• No Dalle (7C)
• Ponk (8A)

I think the pressure of it possibly being my last week helped me try that little bit harder and got me up things a little bit quicker! I particularly enjoyed: ‘Yoga Roof’ this one climbed a very unique rock feature and could only be tried ground-up making it a bit tricky to figure out before getting the send; ‘Fuoco di Paglia’ was a cruxy one-mover right off the deck that leads into rocking up on heel before traversing on some levels slopey crimps; and ‘Frogger’ a climb that is almost always wet but has a great bit of foot jamming and pulling on good holds in a roof that is somehow still pretty tricky!

The awesome feature of ‘Yoga Roof’ 7C

The rock up move on ‘Fuoco di Paglia’ 8A

Eyeing up on the “jugs” on ‘Frogger’ 8A

Just as I was starting to build a bit of momentum I was struck by a bit of bad luck and picked up a hip injury whilst trying the sit start to ‘Forever More’ (8A+). The sit adds a hand move and a couple of foot moves into the crouch start and one of those is a high step where you bring your foot up to the same height as one of your hands and just below the other in quite a bunched ball. It was when I was trying this move that I felt a strain on the inside of my hip and struggled with certain moves for the rest of the trip. I did manage to find some climbs that didn’t hurt my hip and came away with sends of ‘Beast’ (8A), ‘Molonk Left’ (7C+), ‘9th Power’ (7C), ‘Enjoy and Respect’ (7C), and ‘La Palmita’ (7C) before the weather turned bitterly cold. It was time to head to a lower altitude and a sunnier valley (Brione only gets ~4 hours of sunlight before the sun is blocked by the mountains) so I headed to Cresciano and planned to be there for the last couple of weeks of my trip but sadly the conditions weren’t great there either.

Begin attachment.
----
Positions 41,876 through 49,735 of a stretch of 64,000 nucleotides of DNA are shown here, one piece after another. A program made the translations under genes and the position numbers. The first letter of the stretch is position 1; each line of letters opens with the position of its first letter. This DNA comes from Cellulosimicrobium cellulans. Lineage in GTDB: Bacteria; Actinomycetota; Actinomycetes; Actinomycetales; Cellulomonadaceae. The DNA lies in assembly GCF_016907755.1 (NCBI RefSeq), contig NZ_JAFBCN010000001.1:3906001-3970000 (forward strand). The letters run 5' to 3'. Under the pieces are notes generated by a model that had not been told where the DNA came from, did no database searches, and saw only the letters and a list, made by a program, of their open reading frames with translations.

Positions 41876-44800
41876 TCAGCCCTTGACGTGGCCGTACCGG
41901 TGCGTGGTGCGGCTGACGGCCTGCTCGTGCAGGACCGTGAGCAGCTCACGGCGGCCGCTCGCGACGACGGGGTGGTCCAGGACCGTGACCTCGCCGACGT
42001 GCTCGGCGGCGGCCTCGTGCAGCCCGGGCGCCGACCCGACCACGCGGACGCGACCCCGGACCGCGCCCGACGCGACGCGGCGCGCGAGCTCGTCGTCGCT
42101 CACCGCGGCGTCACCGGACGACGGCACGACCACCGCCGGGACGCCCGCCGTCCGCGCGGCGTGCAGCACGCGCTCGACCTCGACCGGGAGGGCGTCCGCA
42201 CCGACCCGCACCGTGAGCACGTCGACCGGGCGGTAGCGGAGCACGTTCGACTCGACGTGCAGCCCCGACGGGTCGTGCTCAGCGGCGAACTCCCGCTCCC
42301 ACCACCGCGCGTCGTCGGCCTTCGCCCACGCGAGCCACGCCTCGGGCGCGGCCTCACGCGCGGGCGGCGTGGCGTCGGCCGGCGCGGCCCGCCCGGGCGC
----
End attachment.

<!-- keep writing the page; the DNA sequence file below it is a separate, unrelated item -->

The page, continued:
What a year

It had rained all morning on the day that I arrived in Cresciano so I went to have a look around the boulders in the afternoon to see what would likely to be dry the following day. But then that evening it rained even heavier than in the morning. There were some boulders that were dry the next day but it was still really cold and most of the day was spent just trying to keep warm and find dry rock. That evening I checked the weather forecast and 30-60cm of snow was forecast for the following day along with the temperature not getting above 3 degrees and rain for the next 5 days. This left me with a decision, 1) spend a week in a van in freezing temps with snow and rain but potentially getting 5ish more days of climbing if the weather forecast for the week after turns out to be good, or 2) cut the trip short and go back to a warm house. I decided that the risks outweighed the benefits and it made sense to come home, especially with my hip still causing me difficulty. It’s not the way I would have chosen to end the trip but it’s much better than getting kicked out 3 weeks earlier because of a lockdown!

So that’s it, the year of travelling has come to an end. I’ve had some great times, along with some stressful times. But rather than dwelling on the fact that I picked a pandemic year to travel and spending however long in lockdown, I’m grateful that I have had the opportunity to go on a climbing trip this year as so many people haven’t and I still spent almost half the year in my van in some of the best climbing locations in Europe. I’m looking forward to getting back to routesetting at TCA and using all the awesome climbs that I have tried as inspiration to create some problems that you will enjoy, that will challenge you, that will temporarily frustrate you, and that will make you want to come back for more!

Let’s all hope that this vaccine is effective and long-lasting so we can all go back to climbing care free!